Biggest Loser — Mark Munoz

It is difficult to see Munoz in this category because he is such a nice and respectful dude. And there is no shame in losing to Machida. The reason he takes the cake on this one is because he lost in the first round by knockout and was unable to trouble his opponent even once during the course of that round.

Munoz will come back, and presumably stronger, but it proves that he is somewhat a long way from being considered as a legitimate title threat. And depending on which platform you visit, his Top 10 status is most likely in jeopardy.

“Filipino Wrecking Machine” is no slouch, with wins against Tim Boetsch, Chris Leben and Demian Maia in his last three appearances; however, it is the important fight that will propel him to the top that he has lost with Chris Weidman, Yushin Okami and now Machida taking those chances away from him.

He is still 5-2 in his last seven, which are all the fights that followed his loss to Okami more than three years ago; therefore, losing only three fights out of a possible eight in three years is quite good. Although, he needed this win to prove he was one of the top middleweights in the world and now that passes him by.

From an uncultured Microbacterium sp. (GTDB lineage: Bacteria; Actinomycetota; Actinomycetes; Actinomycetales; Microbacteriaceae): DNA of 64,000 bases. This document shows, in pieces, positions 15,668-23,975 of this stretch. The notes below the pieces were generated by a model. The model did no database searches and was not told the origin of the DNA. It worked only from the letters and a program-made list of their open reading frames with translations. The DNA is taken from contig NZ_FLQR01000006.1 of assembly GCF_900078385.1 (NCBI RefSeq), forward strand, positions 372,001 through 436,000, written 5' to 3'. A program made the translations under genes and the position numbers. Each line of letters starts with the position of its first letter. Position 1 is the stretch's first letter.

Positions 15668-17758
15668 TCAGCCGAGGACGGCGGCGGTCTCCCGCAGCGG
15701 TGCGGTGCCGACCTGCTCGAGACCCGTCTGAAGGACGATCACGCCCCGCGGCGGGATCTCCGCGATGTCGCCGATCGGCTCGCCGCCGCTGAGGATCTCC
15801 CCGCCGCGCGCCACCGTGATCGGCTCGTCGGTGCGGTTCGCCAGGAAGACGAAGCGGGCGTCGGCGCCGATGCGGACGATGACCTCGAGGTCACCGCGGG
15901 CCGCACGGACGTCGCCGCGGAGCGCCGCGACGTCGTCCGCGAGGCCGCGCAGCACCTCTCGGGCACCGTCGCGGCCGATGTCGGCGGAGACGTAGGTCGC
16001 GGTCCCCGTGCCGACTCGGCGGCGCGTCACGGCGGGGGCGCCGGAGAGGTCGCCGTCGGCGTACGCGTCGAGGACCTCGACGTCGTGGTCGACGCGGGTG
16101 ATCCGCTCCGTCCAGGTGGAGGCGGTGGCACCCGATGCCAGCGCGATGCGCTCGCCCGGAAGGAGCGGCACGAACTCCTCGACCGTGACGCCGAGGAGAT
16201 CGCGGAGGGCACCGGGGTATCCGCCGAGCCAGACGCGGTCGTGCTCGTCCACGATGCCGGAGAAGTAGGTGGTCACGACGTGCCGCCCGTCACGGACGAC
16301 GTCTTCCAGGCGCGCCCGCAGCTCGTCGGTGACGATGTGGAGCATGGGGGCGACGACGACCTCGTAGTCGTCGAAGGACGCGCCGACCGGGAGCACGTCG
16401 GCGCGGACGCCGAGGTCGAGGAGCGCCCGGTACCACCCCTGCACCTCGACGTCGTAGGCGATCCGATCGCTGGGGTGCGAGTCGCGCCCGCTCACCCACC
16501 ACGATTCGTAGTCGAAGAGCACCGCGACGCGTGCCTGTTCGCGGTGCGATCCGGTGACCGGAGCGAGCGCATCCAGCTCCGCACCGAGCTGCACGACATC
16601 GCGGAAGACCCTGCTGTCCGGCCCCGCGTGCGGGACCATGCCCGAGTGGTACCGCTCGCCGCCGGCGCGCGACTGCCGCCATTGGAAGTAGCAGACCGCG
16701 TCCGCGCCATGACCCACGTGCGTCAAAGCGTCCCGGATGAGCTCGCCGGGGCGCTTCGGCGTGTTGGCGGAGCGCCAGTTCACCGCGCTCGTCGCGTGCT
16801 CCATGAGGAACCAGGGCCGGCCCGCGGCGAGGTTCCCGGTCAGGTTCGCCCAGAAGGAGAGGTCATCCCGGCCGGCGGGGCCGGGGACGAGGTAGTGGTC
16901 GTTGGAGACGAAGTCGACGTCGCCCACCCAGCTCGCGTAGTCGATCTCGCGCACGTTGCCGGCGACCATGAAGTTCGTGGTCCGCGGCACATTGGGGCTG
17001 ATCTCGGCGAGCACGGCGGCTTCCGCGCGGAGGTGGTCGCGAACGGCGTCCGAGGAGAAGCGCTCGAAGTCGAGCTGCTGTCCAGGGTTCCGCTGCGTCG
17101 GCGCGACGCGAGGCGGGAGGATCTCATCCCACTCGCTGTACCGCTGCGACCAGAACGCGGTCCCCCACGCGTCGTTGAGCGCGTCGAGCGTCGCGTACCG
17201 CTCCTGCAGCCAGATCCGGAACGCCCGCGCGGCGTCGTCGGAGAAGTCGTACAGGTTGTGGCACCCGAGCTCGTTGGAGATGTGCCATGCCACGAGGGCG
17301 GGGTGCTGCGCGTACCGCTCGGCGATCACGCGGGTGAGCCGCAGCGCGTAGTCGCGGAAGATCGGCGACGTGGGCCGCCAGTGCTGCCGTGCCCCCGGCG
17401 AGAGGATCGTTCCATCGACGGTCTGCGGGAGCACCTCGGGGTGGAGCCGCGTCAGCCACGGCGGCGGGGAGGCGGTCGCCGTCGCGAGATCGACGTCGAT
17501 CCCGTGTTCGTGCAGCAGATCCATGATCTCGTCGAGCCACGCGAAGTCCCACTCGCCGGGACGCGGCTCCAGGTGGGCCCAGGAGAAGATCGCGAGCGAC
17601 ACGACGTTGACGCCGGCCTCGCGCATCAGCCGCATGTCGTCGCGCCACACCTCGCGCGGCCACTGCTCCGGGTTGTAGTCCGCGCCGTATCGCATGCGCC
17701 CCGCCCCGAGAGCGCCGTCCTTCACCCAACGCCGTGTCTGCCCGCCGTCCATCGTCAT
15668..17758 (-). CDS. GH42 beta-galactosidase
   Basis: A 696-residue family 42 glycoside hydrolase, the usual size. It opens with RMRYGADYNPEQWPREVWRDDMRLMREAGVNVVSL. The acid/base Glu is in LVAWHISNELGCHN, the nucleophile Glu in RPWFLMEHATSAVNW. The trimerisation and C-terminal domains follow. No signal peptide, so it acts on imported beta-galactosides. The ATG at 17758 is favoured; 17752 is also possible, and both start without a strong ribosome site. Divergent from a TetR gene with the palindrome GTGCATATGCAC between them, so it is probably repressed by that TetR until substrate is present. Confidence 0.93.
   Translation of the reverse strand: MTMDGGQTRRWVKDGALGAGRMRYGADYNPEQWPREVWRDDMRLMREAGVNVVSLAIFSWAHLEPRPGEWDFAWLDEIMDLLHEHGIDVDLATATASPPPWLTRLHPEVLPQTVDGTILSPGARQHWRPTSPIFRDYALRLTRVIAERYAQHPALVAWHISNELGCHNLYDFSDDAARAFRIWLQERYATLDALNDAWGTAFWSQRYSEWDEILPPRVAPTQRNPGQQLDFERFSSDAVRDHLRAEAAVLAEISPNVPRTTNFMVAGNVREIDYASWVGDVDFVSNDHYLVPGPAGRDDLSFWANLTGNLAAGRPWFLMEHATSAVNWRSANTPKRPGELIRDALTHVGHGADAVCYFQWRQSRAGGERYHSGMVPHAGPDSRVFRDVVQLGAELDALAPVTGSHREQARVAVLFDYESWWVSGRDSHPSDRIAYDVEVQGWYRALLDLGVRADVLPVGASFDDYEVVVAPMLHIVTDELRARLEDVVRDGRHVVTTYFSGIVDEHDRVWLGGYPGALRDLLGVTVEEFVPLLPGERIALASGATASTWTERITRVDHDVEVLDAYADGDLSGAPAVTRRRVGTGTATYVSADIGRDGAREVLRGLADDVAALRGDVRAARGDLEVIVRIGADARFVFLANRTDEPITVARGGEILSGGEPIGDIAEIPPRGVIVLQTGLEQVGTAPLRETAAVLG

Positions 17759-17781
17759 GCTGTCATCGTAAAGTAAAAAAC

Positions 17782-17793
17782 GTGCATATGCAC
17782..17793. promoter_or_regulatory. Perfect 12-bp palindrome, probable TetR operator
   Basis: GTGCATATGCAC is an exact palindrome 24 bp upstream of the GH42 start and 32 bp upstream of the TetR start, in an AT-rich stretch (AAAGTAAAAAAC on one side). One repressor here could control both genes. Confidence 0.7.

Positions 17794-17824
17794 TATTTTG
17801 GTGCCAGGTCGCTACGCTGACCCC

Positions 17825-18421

Runner Up — Alessio Sakara

“Legionarius” has been with the company since 2005, making his debut at UFC 55, but after suffering his fourth-consecutive defeat by way of submission at the hands of Nicholas Musoke, that may be all she wrote for his UFC career for the time being.

Sakara looked good in the opening minute of his fight with promotional newcomer Nicholas Musoke, besides being tagged by his opponent, too. Sakara was dishing out the punches, not afraid to engage in a war, though once the fight hit the ground, his night was cut short.

He lost by first-round armbar (watch full video highlights here), and that is his second loss via stoppage in his last four bouts. He was disqualified at UFC 154 against Patrick Cote for punches to the back of the head and Chris Weidman schooled him for three rounds at UFC on Versus 3 more than two years ago. His last win was a stoppage over James Irvin in 2010 more than three years ago.

Sakara is now 15-11-(1), with a promotional record of 6-8-(1). With the recent and surprising roster cuts, and the fact that there are more to come, the promotion could cut ties with the Italian striker.

For complete UFC Fight Night 30: “Machida vs. Munoz” results click here.